FALLING OVER. It resonates differently depending on our age. When we’re young we trip over and a parent or teacher picks us up, patches up our knee or elbow, and sends us on our way. As we hit our late teens and twenties falling over is a bit of a laugh, usually because we are a bit the worse for wear after a night out with friends.
But as we get older, the language changes and ‘a fall’ becomes a worry with recovery times increasing exponentially with age. For the over 65s, according to Age UK, it can be a major concern. The Institute for Ageing shows annually, more than one in four people in this age bracket, suffer a fall with 76,000 hip fractures occuring. Exploring how to prevent falls and ways to cope if you do, is the first step towards staying in control.
Put simply, we should do all we can to avoid falls. It needs to be our number one priority as the fall, and what happens after it can be the difference between living an active older age, and one which is plagued by ill-health and poor mobility. And the best diet to follow is the common sense one.
Eat balanced meals, make sure you maintain a healthy weight, stay hydrated and don’t duck out of regular medical checks. Take supplements if it is recommended but most importantly, keep moving and keep building your strength, because that more than anything will protect you.
The acid test is whether you get down – and back up – from the floor. If not, at the very least work on getting up from the sofa or armchair using your leg strength only.
One step ahead
The thought of falling is frightening but if you’re at risk, a “fall plan” can help take away some of the worry and provide reassurance for you, and those close to you. A priority is to have a named contact, whether a friend, family member, or emergency services, who can be reached should a fall occur. Have a think about the best way to reach your named contact too. Phone, text, an auto-dialler in your home or via an emergency alarm pendant. If you can, share a spare key with a trusted person or store it in a key safe on the outside wall of your home.
A vital element of your plan is aftercare. If you can continue living independently, you’ll certainly need some help in the early days, speak to friends and family about. Assistance is usually available from NHS reablement carers for up to six weeks after hospital discharge.
Put your right foot forward
Post-fall recovery can be complex and protracted. Depending on the severity of the injuries, physical therapy to regain mobility and occupational therapy to help increase confidence in daily tasks will be invaluable. Any underlying medical conditions that were contributing factors should also be addressed, such as problems with vision or balance.
Falls can cause emotional trauma. If that’s the case, counselling or support groups may help with anxiety. With time, patience, and proper medical care, most people recovery fully, however making small changes at home to reduce future risks makes sense.
Don’t slip up
Light up your home. Now is not the time for mood lighting, you need to see where you’re going. If flicking lights on and off feels like a nuisance, install motion-activated night lights instead.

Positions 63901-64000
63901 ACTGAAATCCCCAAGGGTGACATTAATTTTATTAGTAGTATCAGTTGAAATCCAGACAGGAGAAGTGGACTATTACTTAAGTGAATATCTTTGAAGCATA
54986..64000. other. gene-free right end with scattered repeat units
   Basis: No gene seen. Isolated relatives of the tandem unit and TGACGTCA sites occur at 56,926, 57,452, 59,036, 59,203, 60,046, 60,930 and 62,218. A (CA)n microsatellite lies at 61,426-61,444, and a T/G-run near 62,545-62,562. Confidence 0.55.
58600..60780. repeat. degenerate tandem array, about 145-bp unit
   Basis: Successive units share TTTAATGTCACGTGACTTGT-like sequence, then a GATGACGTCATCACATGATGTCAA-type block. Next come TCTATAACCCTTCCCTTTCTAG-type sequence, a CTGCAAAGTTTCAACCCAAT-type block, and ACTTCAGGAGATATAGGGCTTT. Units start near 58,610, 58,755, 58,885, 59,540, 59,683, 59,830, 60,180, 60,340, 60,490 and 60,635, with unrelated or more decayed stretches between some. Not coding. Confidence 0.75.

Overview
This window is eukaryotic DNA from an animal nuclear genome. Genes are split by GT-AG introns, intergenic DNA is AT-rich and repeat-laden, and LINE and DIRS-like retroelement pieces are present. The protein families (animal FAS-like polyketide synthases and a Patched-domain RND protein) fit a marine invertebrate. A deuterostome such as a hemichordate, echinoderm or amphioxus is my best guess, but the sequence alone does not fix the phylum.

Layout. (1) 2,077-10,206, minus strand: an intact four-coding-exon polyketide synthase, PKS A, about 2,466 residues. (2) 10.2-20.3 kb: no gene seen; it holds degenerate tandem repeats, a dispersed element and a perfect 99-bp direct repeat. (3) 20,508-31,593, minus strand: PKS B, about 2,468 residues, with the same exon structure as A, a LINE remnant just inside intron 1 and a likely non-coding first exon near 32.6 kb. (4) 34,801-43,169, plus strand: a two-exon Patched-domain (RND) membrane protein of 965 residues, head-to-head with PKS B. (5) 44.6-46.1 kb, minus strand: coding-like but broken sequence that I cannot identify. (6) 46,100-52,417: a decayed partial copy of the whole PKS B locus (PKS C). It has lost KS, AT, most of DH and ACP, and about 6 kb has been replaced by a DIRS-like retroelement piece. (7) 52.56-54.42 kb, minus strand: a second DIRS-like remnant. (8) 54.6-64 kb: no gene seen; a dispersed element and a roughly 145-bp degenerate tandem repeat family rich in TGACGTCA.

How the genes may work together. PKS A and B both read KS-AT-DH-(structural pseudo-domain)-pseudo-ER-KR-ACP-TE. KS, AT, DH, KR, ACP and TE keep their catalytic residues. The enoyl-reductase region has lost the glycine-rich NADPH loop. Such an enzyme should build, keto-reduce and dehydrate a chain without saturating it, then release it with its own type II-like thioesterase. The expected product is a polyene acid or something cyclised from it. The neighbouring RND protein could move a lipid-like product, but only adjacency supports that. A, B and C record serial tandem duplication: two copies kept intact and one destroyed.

Have a de-clutter. Not only will you find this mentally invigorating, but removing hazards such as loose rugs, excess furniture or cables trailing across the floor will make your home far safer. Try re-arranging remaining furniture to make for an easier and safer space.
Handrails or grab bars in your bathroom are a good idea, especially around the loo and shower. They don’t have to be institutional white now either as there are some well-designed options available. These have literally proved to be a lifesaver many times over, so well worth considering.
But while these adaptations can make a difference to overall safety and confidence, the real falls flashpoint is on the stairs.
Give yourself a lift
Shockingly, stair falls claim in excess of 700 lives each year and hospitalise over 43,000 according to RoSPA. These figures continue to grow as studies show nearly a third of adults over 70 struggle to use the stairs. So, what’s the answer? Aside from working on our balance and strength, the solution could be a homelift.
Whether you’ve already experienced a fall at home or are starting to feel uncertain on the stairs, a home lift from Stiltz is the 21st century answer to moving between floors safely. Preserve your energy for the nicer things in life and forget about the worry of trips and falls each time you use the stairs.
An Occupational Therapist’s viewpoint from Stuart Barrow, OT:
“A home lift can serve as a valuable investment to future-proof your home and provide a contingency plan in case of disability deterioration. By installing a domestic lift, you ensure that your residence remains accessible and functional for individuals with mobility challenges, regardless of any future changes in their condition. It eliminates the need for stair climbing, reducing the risk of accidents and injuries.
“Domestic lifts offers long-term benefits, as it accommodates individuals with varying degrees of mobility impairment, including those who may require wheelchairs or walking aids. As a result, you can continue living comfortably in your own home, promoting independence, and improving quality of life. In case of disability deterioration, the home lift serves as a crucial contingency plan, ensuring that you can still navigate your home safely and efficiently”.